The head and the heart ought not conflict. Intellectual knowledge ought not conflict with our emotions and sentiments. If Christianity is true then its crazy not to have an emotional response to the truths of our faith. John Wesley wholeheartedly believed that.
Fred Sanders explains that Wesley was not anti-intellectual, anti-theological, or anti creedal, but he did believe that one could become too focused on these things so that one might use them (intellect, theology, the creeds) as a way to avoid the presence of God. (Wesley on the Christian Life, 82). According to Sanders, Wesley believed that these things were necessary but not sufficient.
Listen to Wesley speak in his own words:
Neither does religion consist in orthodoxy or right opinions; which although they are not properly outward things, are not in the heart, but the understanding. A man may be orthodox in every point…. He may think justly concerning the incarnation of our Lord, concerning the blessed Trinity and every other doctrine… he may assent to all the three creeds…. Yet it is possible he may have no religion at all. He may be almost as orthodox, – as the devil and may all the while be as great a stranger as he to the religion of the heart…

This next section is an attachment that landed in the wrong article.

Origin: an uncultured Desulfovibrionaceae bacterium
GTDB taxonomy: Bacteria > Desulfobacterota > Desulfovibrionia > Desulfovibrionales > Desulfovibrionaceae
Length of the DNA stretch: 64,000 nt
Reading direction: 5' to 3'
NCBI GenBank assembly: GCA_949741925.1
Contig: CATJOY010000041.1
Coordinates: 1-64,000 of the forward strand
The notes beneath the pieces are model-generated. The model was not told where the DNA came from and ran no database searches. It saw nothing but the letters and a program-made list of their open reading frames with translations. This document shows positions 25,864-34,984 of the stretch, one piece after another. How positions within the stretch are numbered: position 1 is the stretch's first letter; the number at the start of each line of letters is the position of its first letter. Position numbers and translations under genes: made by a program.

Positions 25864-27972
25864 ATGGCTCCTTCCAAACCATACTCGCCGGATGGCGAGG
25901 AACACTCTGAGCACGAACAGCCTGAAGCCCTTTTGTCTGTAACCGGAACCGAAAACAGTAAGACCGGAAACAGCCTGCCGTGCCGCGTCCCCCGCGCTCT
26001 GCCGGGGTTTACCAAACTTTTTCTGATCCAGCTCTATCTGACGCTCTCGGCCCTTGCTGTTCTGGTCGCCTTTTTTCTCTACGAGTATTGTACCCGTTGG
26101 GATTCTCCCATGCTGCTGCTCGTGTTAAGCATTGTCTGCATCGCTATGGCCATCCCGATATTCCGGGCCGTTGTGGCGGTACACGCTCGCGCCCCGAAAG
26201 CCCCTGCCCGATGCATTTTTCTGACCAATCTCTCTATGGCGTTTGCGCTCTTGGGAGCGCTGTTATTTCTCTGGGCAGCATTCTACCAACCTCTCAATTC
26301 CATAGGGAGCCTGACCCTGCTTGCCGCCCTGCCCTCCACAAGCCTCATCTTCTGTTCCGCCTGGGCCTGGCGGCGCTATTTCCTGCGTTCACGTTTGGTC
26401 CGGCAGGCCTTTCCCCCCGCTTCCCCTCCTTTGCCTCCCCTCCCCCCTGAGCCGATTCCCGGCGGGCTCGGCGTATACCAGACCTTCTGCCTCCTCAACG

Many have accused modern day evangelicalism of reducing faith to intellectual assent to a certain set of propositions. This may or may not be true, nevertheless at the very heart of modern evangelicalism lies the “heart” religion of revivalists like Whitefield and Wesley as well as pastors like Jonathan Edwards. Lets not forget our roots, true faith is orthodox but it is also a religion of the heart.